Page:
It's like getting a haircut.
At least, that's what it's like to my mind. The endless staring at the mirror/screen because you're just not satisfied. You know you have to get rid of it, you have to show that things are changing, but you don't want to lose all of yourself, or disappoint the people who have gotten used to you the way you are.
Change is good and chaotic and haphazard and it happens.
So I am changing to here with a few things here and here and if you wish, you can keep up with my antics in my hometown here.
Wednesday, May 28, 2008
It's weird when you talk to people your own age and realize just how much younger than you your husband really is.
And by you I mean me, of course.
Yes, he is only 4 years younger than me, nearly five, and most of the time, it is no big deal. We both think alike, we both share the same interests, the same goals, we both want the same life, etc.
It's the little things, like what grade he was in the first time he heard Korn's debut CD or not knowing who Carol Burnett is, or not remember my generation's Doctor Who (#4, played by Tom Baker) because his tenure ended one year after he was born (granted, it ended when I was 4, but given that I caught up when I was 13 and my husband 9, I think you see my point).
The thing that reminds me the most of our age difference is the years he remembers doing things. In 1994, I was running down Comm Ave in Boston, MA listening to the first Korn album, a freshman in college. In 1994, my husband was stomping pie into the new band room carpet because his band director hated him, a freshman in high school. Again, I think you see my point.
I'm not one to talk, mainly because I'm completely anachronistic. I listen to music from the 20s to today. I know television programs that existed decades before my birth. I watch shows generally delegated to the young and/or the elderly. I have odd habits that put me, at different times, with different groups of people. It may explain why my husband and I get along so well. Sure, we don't have a vast age difference, like some people do, but we do have a little trouble communicating culturally when I have to explain Tim Conway's ad lib style on the Carol Burnett show because he's never seen it.
Musically, my husband is just as anachronistic. He knows music from the 60s and 70s like people who lived during those times. I'm out of the loop when it comes to the music he loves, but somehow, we make it work, even if he doesn't know who Mrs. Wiggins and Mr. Tudball are.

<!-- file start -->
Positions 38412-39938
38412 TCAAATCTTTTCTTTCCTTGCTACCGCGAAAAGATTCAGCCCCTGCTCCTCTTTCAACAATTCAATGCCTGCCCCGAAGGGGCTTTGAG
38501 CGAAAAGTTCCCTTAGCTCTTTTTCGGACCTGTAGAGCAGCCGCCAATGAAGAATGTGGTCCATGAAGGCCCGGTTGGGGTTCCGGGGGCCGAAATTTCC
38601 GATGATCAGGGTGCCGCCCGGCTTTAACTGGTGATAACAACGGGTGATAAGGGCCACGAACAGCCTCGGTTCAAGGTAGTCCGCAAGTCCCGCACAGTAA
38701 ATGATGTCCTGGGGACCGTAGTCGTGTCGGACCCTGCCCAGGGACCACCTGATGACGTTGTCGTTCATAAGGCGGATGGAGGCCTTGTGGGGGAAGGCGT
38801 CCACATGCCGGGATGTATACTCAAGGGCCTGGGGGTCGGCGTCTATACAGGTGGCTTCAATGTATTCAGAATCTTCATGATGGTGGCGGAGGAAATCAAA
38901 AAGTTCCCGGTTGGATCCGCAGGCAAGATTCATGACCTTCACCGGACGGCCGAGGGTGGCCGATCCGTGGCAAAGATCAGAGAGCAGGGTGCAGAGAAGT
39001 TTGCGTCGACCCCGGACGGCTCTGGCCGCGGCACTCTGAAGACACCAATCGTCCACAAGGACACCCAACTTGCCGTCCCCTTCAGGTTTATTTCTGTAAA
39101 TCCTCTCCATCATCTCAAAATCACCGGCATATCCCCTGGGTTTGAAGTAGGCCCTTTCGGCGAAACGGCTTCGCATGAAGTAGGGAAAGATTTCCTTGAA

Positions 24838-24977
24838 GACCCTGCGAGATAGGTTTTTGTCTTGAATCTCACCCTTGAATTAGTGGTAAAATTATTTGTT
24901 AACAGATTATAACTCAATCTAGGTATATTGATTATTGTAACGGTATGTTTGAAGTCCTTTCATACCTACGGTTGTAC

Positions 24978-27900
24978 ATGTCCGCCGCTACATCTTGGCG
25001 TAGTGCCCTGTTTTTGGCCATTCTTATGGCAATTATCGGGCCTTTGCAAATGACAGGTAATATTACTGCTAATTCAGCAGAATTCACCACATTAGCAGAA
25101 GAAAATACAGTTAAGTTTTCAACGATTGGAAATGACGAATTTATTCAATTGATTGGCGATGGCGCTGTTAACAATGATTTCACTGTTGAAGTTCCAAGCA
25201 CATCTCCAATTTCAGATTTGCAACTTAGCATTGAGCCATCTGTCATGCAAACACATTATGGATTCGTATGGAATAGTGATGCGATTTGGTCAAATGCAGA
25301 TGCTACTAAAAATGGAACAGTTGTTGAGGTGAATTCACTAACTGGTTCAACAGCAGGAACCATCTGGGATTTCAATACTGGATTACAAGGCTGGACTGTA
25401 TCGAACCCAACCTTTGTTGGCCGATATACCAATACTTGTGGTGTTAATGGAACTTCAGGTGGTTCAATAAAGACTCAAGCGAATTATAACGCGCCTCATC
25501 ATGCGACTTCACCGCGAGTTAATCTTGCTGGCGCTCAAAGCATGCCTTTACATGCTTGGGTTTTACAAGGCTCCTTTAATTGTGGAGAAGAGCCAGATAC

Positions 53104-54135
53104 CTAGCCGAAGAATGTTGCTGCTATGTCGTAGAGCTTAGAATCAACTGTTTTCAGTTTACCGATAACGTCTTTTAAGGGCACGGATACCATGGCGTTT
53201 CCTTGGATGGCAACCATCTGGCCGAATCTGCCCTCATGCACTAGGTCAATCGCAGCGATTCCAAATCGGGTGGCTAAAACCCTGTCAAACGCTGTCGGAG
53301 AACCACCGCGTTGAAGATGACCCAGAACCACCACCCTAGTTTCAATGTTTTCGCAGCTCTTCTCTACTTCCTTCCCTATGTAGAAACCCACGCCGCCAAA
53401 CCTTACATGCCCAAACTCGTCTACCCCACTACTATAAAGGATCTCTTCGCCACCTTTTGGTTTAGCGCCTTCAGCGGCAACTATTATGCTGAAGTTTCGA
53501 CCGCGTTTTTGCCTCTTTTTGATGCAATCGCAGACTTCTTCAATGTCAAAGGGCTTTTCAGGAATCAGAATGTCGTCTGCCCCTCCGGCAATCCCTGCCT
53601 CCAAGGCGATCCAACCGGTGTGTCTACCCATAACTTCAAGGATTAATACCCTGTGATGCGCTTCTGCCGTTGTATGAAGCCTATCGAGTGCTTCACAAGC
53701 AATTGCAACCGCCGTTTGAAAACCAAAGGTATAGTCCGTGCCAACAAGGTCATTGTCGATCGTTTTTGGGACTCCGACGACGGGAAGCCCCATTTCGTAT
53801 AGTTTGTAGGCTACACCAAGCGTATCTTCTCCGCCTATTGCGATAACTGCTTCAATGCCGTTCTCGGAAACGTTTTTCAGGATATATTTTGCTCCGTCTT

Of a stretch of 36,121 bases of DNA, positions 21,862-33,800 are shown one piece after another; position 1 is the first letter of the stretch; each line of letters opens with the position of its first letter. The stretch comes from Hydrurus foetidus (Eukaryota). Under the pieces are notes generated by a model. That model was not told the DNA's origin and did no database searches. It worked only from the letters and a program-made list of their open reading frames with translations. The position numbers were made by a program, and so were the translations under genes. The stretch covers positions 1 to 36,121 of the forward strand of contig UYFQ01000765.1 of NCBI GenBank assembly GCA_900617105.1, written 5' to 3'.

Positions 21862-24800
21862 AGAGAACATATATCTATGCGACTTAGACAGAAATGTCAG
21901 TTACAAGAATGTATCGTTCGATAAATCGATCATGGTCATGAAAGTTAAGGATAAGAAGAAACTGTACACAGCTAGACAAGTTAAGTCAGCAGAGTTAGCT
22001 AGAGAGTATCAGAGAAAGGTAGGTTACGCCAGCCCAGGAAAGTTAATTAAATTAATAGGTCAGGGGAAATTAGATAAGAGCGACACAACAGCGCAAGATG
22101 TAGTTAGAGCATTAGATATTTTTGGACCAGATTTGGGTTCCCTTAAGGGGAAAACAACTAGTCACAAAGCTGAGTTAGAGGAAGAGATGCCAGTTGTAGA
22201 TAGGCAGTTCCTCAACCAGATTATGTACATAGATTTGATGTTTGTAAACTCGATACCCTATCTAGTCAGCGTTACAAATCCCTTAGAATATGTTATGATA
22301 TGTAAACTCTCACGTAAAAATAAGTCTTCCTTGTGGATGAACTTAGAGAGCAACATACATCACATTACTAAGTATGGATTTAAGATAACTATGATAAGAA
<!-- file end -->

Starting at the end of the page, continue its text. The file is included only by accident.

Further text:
Wednesday, May 14, 2008
Anybody want to help?
Well, it's that time again, when a young couple's fancy turns to saving money. They have to move out of their lovely apartment to a different apartment and now they needs to find someone to rent their old lovely apartment.
Does that sound like something that should happen every spring? I'm hoping one day the "big move" will be the permanent one. But also, I love to travel and if I had to keep moving, I don't think I would mind. I just wish I had the moola to pay someone to move the big stuff.
It's been a long few weeks (months?) since I last wrote. Nothing much has happened. How do you make nothing interesting?
I mean, the most interesting, devastating thing that's happened is the tornado(s) that ripped through Macon, causing a state of emergency, an 8pm curfew (which I have yet to adhere to) and lots of destruction. I haven't even seen it all. I haven't been on Mercer, I don't know what Monroe county looks like, I haven't seen what my families' houses might look like, it's ridiculous. The worse we got is lost power for more than 12 hours and a piece of bark on the sunroof of the car. It was a big piece of bark. The front yard of the parent house (the house my current landlords live in) looked like the trees shed their skin or something, but the street I'm moving to, Magnolia, looked like nothing happened... well, almost.
Washington Park looked a bit messy, but not too bad and a couple of branches came off a few trees at the top of the street. Yet just a mile up, destruction, no power, no water, and looting as people took advantage of some people's lack of power. A friend of mine works for a Big Store and she had to go to work that day - no one was about and the boss didn't understand. It couldn't have been that bad, he said, because it wasn't on the news. Well, I didn't have power, I wouldn't know. All I know is that I got lots of checking on me calls that morning and I sent out a few of my own.
It was a good day for sleeping and when we couldn't sleep anymore, we went to a friend's house, later played kickball in gale force winds trying to figure out where we would run to if a tornado touched down again, and then going back to eat, sore, exhausted, ready to go home once the lights came on.
So yeah, nothing much has happened. Maybe I'll have something interesting to say in August when I get back from South Africa.